Long before COVID-19, cyberattacks were a problem in healthcare. In fact, a report from IBM estimates such data security incidents cost the industry $6.5 billion each year.1 COVID-19, however, has created new opportunities for cybercriminals who are eager to take advantage of employees working from home on unsecured networks and exhausted clinicians checking their emails in hospitals.
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In a survey of healthcare information security professionals taken before the pandemic, a majority of respondents acknowledged that their organizations experienced a significant security incident.2 These attacks are popular because cybercriminals know the value of medical data and understand the numerous security vulnerabilities around healthcare organizations, and most importantly, how to exploit them.
One of cybercriminals’ common goals in attacking hospitals is infiltrating the electronic health record (EHR), which contains a trove of financial and medical information. Another popular target is medical devices, which hospitals continue to implement at a steady rate.3 Hospitals and health systems have networked medical devices to, in part, help them move away from episodic patient vital signs monitoring to streamlined surveillance systems. The security environment regarding medical devices is highly variable across healthcare organizations. Medical devices implemented over the years may have varying security measures, depending on the age and sophistication of the equipment. Regardless of the age of a device, each has a different set of security requirements, mainly because each device uses the hospital IT network differently. As a consequence, the higher variety of devices in a hospital’s fleet, the more complex securing the whole fleet becomes.
The mobility of devices is also a concern. Numerous devices can be used in different places in the hospital and on different sub-networks, which can also increase the complexity of security management. The increase in complexity elevates the risk for unknown cracks in the cyber-shield, which are the prime targets for malicious hackers.
The risks posed by this lack of security standardization and consistency are apparent across the hospital, even the operating room. More than 200 million surgeries are performed worldwide every year,4 many of which require general anesthesia. That is why there was such great concern in 2019 when a security flaw in one major manufacturer’s anesthesia devices was disclosed that enabled cybercriminals to easily access the equipment once inside a hospital’s network. The device allowed the infiltrator to make a wide range of adjustments such as silence primary alarms, unbeknownst to clinicians in the operating room, putting the patient’s safety at risk. Securing the device properly offered hospitals two rather challenging options:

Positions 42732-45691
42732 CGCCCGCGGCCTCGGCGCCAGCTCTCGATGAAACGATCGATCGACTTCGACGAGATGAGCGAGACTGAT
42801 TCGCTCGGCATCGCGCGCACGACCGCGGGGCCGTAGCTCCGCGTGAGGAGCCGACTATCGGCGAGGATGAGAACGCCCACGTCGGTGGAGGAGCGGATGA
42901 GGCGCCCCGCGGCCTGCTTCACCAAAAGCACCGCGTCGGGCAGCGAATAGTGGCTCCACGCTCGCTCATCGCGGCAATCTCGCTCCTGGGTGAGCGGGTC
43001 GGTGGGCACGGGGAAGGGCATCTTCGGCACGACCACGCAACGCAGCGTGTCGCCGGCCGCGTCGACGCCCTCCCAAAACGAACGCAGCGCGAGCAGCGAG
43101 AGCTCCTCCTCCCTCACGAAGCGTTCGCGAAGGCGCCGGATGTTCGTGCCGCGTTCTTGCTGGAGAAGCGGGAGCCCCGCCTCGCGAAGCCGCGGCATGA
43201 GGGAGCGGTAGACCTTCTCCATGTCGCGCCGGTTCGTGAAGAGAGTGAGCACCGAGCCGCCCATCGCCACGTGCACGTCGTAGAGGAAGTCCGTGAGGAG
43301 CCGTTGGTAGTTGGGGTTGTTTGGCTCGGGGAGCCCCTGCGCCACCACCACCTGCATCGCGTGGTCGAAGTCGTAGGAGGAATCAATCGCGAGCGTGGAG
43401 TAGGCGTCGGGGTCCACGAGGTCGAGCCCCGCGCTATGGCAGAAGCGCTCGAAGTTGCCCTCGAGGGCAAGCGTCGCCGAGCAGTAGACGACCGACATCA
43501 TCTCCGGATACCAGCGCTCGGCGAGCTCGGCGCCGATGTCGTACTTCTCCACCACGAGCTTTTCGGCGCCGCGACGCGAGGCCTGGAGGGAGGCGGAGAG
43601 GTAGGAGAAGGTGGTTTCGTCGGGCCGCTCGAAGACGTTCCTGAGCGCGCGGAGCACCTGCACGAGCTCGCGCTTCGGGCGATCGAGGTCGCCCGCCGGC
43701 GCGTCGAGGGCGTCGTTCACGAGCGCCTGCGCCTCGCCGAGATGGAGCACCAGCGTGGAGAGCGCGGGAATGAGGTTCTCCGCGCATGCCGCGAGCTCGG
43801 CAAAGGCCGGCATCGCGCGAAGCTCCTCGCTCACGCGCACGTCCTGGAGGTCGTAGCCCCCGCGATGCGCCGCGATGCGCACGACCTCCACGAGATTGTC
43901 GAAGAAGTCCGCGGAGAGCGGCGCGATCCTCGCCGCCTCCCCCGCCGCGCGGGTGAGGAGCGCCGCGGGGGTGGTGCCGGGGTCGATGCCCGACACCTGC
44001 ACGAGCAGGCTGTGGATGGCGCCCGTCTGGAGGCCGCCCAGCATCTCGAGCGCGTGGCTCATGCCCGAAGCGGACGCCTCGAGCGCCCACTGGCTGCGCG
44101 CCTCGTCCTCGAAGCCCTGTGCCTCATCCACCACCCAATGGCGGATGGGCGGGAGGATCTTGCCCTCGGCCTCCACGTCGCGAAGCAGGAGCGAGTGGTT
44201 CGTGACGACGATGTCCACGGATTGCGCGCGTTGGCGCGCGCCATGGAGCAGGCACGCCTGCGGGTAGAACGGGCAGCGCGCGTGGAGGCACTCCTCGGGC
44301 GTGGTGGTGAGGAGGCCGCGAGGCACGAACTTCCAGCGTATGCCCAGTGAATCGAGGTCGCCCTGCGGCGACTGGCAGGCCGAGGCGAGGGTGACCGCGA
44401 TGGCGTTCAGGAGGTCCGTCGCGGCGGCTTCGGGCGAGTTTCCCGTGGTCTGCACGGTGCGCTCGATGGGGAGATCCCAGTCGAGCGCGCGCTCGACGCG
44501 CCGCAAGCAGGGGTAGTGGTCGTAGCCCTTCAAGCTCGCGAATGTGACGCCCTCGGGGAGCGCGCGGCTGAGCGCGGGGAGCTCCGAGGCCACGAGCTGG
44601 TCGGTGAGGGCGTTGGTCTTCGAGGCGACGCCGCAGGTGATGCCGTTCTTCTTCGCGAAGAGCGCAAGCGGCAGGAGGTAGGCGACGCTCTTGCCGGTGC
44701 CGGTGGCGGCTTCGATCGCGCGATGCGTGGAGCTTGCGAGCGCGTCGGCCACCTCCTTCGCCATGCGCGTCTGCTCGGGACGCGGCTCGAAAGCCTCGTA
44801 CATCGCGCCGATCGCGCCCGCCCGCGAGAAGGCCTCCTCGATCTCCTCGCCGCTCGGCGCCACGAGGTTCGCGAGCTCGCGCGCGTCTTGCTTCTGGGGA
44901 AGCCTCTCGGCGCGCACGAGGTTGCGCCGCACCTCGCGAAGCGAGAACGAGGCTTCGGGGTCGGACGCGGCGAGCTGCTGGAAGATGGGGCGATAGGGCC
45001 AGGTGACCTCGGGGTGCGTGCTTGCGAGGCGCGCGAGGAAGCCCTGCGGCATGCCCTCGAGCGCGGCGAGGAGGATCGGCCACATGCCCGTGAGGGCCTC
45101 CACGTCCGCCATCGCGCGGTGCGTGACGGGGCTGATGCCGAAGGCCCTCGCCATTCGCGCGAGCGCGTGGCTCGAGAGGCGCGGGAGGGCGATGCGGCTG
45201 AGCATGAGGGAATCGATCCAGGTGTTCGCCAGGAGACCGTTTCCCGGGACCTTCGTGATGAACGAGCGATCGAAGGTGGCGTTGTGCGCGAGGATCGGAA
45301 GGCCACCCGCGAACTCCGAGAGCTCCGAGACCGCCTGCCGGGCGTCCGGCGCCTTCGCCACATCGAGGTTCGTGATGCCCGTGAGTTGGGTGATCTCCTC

A third option, which was chosen by some hospitals and health systems in light of the discovered vulnerability, was to connect their medical device network to Capsule Technologies’ Medical Device Integration Platform (MDIP) using Capsule Neurons. Capsule MDIP enables hospitals to consolidate their medical device integration around a single system with a single set of security parameters, instead of a wide variety based on the device or sub-network. This keeps security simple, allowing to focus on one system (MDIP) regardless of the complexity of the medical device fleet, It also makes it scalable, enabling organizations to expand their medical device integration faster and easier on the MDIP with Neurons, as adding new medical devices does not require to add specific security controls for these devices – the secured MDIP takes care of this.
Supported by MDIP, hospitals can confidently pursue medical device integrations and reap the inherent quality of care and efficiencies. The automated electronic data collection from these devices helps consolidate, standardize, and integrate patient history with other contextual data to reveal health trends directly from the bedside. With clinicians offered a holistic view of their patients’ status and trajectories, they can spend more time with them, confident that their safety, devices and data are protected from cyberattacks. Connect with a specialist today to learn more about how to secure your healthcare data in your clinic or hospital.
Christophe Dore is the Cybersecurity Manager at Capsule Technologies, overseeing all aspects of Capsule’s cybersecurity strategy. He has been answering to the needs of organizations in several industries in understanding and positioning themselves versus cybersecurity challenges since 1995, when he supported the development and deployment of the first web applications in the then nascent Internet as an expert for NeXT Software, a company lead by Steve Jobs.
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